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ST. LOUIS — Zach Davies appeared refreshed Monday in his return from the 10-day injured list. The rest of the Brewers, not so much.

Cardinals right-handers Dakota Hudson and Giovanny Gallegos pitched within four outs of a combined no-hitter before Yasmani Grandal doubled down the right-field line with two outs in the eighth inning of Milwaukee’s 3-0 loss at Busch Stadium, the second stop on what has become a taxing road trip.

Grandal’s double was the only hit in the third loss in the first four games of a six-game jaunt that so far has lowered the Brewers’ winning percentage while raising their collective blood pressure. There was an epic 15-14 win in 14 innings on Saturday and a 16-8 loss on a steamy Sunday afternoon in which the Nationals had a 13-run lead by the third inning. Then came Monday, when the Brewers faced the prospect of being no-hit for the first time since Justin Verlander blanked them in June 2007 in Detroit.

Grandal got the hit to avert that indignity, but Milwaukee fell three games behind National League Central-leading St. Louis with the loss, which marked the first time since August 2017 the Brewers were limited to one hit.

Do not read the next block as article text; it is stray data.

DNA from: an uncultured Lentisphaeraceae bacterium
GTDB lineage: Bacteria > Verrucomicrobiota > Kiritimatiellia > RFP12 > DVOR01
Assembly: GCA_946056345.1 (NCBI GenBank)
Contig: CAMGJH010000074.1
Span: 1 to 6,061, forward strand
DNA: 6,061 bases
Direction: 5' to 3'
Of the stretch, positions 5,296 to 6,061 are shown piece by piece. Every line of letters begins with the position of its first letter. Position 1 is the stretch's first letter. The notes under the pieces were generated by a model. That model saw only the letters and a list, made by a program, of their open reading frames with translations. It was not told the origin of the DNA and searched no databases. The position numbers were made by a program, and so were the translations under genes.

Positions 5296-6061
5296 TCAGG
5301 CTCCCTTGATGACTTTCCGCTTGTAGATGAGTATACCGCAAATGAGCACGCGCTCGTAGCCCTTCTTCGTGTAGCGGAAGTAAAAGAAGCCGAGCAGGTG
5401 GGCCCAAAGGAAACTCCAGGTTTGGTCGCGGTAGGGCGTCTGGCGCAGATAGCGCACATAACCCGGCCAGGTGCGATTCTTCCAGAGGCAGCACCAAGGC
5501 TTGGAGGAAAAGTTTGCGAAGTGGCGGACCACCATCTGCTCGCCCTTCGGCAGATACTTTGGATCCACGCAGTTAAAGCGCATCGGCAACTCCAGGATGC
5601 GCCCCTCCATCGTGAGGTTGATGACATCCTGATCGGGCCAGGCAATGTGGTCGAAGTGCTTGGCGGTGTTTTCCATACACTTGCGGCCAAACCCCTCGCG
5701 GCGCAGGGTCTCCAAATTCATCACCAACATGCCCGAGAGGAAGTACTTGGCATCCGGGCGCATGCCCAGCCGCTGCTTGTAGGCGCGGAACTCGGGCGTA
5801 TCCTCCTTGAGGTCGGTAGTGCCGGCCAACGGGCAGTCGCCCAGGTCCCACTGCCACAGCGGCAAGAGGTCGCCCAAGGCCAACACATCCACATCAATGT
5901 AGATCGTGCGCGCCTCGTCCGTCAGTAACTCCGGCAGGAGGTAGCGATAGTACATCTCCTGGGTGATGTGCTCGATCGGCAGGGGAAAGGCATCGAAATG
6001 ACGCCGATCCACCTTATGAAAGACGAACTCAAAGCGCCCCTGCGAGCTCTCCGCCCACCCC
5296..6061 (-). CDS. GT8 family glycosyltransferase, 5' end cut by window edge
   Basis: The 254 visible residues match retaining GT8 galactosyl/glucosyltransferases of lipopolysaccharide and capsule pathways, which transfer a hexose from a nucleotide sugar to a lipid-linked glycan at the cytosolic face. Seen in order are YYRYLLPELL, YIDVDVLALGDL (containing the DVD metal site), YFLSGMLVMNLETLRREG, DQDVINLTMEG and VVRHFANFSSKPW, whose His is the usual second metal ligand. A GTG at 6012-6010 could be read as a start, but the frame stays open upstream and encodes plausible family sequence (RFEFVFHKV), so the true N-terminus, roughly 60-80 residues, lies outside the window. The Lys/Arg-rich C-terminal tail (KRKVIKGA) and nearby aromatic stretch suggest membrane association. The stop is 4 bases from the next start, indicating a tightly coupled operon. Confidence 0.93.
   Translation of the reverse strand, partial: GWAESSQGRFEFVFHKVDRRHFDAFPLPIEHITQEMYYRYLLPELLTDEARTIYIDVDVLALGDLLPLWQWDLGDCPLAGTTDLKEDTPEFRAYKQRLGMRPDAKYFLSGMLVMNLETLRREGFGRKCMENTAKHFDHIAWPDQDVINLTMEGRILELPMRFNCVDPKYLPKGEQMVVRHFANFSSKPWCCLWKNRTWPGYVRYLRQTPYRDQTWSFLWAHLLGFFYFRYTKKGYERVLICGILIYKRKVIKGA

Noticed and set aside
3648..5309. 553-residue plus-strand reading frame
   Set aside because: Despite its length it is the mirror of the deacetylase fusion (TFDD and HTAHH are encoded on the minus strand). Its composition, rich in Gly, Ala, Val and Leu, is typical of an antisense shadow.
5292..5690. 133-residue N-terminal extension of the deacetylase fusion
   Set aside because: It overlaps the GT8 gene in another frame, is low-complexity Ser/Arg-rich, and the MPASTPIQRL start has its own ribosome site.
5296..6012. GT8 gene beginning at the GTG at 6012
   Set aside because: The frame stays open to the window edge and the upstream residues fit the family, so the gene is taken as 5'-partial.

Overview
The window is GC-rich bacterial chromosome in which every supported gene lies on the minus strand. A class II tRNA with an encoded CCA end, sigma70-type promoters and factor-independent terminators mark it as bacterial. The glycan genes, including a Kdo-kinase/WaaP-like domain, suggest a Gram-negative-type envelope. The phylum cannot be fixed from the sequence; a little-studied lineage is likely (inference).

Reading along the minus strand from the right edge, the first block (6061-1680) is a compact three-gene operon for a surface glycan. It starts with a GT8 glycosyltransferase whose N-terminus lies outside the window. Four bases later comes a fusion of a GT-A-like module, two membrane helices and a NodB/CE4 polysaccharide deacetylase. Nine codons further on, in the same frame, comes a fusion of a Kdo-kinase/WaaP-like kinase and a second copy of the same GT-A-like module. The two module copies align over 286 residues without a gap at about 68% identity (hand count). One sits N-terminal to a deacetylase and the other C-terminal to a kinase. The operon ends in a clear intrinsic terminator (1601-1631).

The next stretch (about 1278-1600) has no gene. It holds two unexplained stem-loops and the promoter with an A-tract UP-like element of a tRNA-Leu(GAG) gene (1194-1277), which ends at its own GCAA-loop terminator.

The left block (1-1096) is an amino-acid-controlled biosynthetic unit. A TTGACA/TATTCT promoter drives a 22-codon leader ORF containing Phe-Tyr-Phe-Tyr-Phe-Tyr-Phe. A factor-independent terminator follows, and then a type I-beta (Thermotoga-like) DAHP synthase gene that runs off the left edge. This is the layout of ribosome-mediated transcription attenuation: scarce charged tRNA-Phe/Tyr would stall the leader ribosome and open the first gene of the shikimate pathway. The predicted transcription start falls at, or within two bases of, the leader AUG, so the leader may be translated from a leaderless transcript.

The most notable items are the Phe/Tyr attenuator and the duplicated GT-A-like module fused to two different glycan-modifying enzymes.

“No excuses. You tip your hat to what [Hudson] did tonight,” Brewers third baseman Mike Moustakas said. “He did a phenomenal job. He commanded the zone great and kept us all off-balance and did a great job.”

Added Grandal: “Even times where he missed location, it was just diving at some point where it was going to be a strike so you had to swing at it. I guess I could see some hangover from the three-game series in Washington. That took a toll on us, for sure.”

Davies did his part after a pregame rainstorm rolled through, holding the Cardinals to a single through four scoreless innings before a leadoff walk in the fifth sparked a two-run rally replete with small ball. Yadier Molina’s hit-and-run single pushed Matt Carpenter to third base for Kolten Wong’s run-scoring fielder’s choice. A sacrifice bunt pushed Wong into scoring position for Dexter Fowler’s bloop RBI single. Davies’ promising return from a 17-day absence with back spasms was suddenly cut short at 75 pitches.

It was a surmountable margin, had the Brewers been able to hit Hudson. But the 24-year-old rookie, who’d allowed 10 runs (nine earned) in eight innings over a pair of starts against Milwaukee this season, carved through a weary lineup for 6⅔ innings while allowing no hits and almost no hard contact. The Brewers’ only hard-hit ball (95-plus mph) against Hudson was Trent Grisham’s 96.5 mph groundout to shortstop in the sixth.

“I really didn’t have an idea until I came off the field and guys were giving me hugs,” Hudson said. “Usually I get a handshake, so I’m like, ‘What’s going on?’”

Taking out Hudson not a difficult decision, Cardinals manager Mike Shildt said.

"He did his job," Shildt explained. "We saw the tea leaves and the way the game was going."